What is the Difference Between Psychologist and Psychiatrist?

Jun 24, 20245 min
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Clinical Psychologist
What is the Difference Between Psychologist and Psychiatrist

Mental Health: Psychiatrists vs. Psychologists

Mental health has been a matter of concern for professionals across various fields including philosophers, nutritionists, yogis, ayurveda, spiritual practitioners and healers, doctors, and psychologists.

But, not every professional is trained to work with mental health issues. Mental health concerns fall under the purview of psychiatrists and psychologists. While both professionals study the workings of the mind, and its connection with various things such as the body, society and culture, gender, work and nutrition, the fields have some crucial differences. 

Psychiatrists are medical doctors with a specialization in psychiatry - the study of mental health illnesses. Psychologists, on the other hand, pursue bachelor's, master's, and in some cases, a doctorate. While psychiatry is considered to be a science since it has its roots in biology, psychology is considered to be on the cusp of science and humanities since it tries to understand the intersection between the mind, body, society, and culture.

Understanding the Educational Background

A psychiatrist pursues an MBBS, which offers them undergraduate, unspecialized training in medical sciences. An MBBS degree is the qualifying degree for a doctor. After the completion of MBBS, a doctor chooses their specialization and does a residency in the same, which earns them an MD. A psychiatrist, after completing MBBS, does a residency in psychiatry. They may opt for further training in order to gain specialization in niche areas, but this is not necessary. 

A psychologist has a bachelor's in psychology. This may be a BA or BSc. After this, they must do a Masters in Psychology. In India, a Master in Psychology (MA or MSc) qualifies an individual to work as a Counseling Psychologist. A Clinical Psychologist must train further, and obtain a PsyD. Some psychologists also opt to pursue PhD after Masters, especially if they have an interest in research or academics.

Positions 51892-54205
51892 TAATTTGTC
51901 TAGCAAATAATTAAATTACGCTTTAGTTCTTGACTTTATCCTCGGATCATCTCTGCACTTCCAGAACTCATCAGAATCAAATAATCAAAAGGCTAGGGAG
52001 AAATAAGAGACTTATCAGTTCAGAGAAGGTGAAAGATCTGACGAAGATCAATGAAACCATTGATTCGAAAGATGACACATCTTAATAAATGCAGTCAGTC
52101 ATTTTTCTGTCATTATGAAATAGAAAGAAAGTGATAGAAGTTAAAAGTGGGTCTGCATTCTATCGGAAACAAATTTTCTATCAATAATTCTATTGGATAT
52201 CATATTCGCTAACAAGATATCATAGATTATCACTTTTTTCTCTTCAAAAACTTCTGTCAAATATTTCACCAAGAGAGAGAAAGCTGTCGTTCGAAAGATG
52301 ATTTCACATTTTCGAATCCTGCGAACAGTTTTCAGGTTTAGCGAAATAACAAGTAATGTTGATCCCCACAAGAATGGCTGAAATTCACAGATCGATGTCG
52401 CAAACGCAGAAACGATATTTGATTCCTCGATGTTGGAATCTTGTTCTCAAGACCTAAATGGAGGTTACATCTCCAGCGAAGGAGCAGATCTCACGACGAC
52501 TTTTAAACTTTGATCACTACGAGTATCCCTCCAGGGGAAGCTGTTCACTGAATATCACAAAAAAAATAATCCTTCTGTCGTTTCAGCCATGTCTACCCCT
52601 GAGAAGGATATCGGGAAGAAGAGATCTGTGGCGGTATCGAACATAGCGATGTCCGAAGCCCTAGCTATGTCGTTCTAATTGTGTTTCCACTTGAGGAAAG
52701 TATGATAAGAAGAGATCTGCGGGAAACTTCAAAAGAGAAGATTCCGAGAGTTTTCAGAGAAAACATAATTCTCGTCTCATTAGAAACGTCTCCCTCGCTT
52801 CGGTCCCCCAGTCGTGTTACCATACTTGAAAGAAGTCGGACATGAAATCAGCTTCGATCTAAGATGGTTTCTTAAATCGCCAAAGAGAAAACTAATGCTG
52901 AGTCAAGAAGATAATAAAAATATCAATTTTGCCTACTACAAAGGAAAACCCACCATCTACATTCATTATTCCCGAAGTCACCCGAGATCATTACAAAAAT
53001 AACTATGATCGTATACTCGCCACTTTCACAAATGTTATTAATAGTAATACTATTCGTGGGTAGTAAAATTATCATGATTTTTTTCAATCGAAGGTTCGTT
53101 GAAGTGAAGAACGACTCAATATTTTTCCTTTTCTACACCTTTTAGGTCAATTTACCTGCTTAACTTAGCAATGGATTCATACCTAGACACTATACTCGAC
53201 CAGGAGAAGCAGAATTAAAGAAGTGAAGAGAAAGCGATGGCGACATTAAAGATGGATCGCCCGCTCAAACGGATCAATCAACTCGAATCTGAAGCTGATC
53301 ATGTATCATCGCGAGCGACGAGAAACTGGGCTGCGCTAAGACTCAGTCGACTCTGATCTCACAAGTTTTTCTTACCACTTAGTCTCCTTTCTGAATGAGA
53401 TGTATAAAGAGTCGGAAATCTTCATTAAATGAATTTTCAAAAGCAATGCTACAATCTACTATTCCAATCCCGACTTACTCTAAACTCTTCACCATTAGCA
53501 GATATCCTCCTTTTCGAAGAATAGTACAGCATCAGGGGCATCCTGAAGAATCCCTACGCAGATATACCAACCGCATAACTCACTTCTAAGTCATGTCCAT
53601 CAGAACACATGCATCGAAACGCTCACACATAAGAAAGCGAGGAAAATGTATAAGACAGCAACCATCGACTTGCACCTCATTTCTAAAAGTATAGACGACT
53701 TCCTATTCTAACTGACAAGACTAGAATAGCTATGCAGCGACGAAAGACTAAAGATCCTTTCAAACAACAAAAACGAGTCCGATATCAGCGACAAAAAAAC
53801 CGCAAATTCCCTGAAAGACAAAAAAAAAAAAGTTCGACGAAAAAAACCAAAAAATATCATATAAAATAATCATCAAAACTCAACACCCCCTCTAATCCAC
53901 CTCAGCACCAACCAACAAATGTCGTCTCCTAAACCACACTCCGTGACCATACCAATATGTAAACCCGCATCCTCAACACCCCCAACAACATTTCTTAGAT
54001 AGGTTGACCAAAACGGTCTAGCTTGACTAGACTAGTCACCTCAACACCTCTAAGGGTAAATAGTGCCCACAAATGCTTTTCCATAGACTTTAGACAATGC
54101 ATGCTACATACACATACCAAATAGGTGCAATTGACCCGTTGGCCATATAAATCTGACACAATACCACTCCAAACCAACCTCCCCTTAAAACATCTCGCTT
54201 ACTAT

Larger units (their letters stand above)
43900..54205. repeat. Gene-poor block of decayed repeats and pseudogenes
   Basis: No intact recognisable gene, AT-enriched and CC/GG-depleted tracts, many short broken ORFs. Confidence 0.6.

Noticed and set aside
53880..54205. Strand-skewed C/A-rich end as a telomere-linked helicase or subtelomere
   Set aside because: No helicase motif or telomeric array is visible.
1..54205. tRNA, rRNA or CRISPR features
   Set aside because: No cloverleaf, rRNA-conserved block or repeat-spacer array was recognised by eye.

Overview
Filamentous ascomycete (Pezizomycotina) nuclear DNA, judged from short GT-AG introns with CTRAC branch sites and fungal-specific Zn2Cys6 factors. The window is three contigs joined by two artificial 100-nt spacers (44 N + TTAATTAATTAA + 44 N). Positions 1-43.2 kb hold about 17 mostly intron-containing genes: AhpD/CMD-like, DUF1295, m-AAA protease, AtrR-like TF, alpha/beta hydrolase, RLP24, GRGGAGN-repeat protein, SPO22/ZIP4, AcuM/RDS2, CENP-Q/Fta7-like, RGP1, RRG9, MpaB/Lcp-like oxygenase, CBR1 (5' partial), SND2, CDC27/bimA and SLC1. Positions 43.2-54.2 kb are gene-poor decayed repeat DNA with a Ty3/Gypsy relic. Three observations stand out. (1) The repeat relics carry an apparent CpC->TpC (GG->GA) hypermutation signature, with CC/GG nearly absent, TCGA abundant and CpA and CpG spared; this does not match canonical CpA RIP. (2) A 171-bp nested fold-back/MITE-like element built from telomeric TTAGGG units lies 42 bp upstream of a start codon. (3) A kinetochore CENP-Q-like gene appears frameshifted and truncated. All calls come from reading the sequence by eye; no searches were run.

Key Differences in Licensure

A psychiatrist is licensed for practice by the medical board. In India, only clinical psychologists can obtain a license under the RCI or the Rehabilitation Council of India. This is because the field of psychology is still largely unregulated in India, with only one specialization eligible for licensure. 

Having said that, other specializations such as counselling psychology or family therapy are just as useful. If you’re looking for a psychologist in India, it’s better to ask them for their qualifications and experience rather than licensure as the latter is still under development here. 

Psychiatrists vs. Psychologists: Diagnosis Differences and Conditions Treated

It’s not just the educational background of psychiatrists and psychologists that’s different. Their areas of focus and specialisation, the conditions they treat and the types of treatments they offer also vary considerably. The table below highlights some key differences between psychologists and psychiatrists. 




Psychiatrists are trained to diagnose mental health conditions, and patients or clients are often referred to psychiatrists solely for diagnosis while treatment goes on with a psychologist. 

Clinical psychologists can diagnose mental health illnesses. However, most psychologists are trained to diagnose. Counseling psychologists, couples and family therapists, school counselors etc can not diagnose and may need to refer to either a clinical psychologist or a psychiatrist for diagnosis.

Treatment / Management 

The primary mode of treatment a psychiatrist can offer is medication. In some cases, a psychiatrist may use procedures such as neurostimulation. In some cases, a psychiatrist may gain training in different types of psychotherapy, like CBT. However, their primary training is in the prescription and management of medication. 

A psychologist is trained in one or several “talk therapies”. There are various specializations and treatment modalities that psychologists can train in. Psychodynamic psychotherapy, CBT, and humanistic or person-centered therapy are the three main approaches in psychology. All psychotherapies, however, focus on emotional and behavioural management primarily through talking.  


Psychiatrists tend to work with severe pathologies such as psychosis, severe mood disorders, and neurodevelopmental disorders. Medication may be needed for “milder” pathologies when symptoms make it difficult to engage with psychotherapy.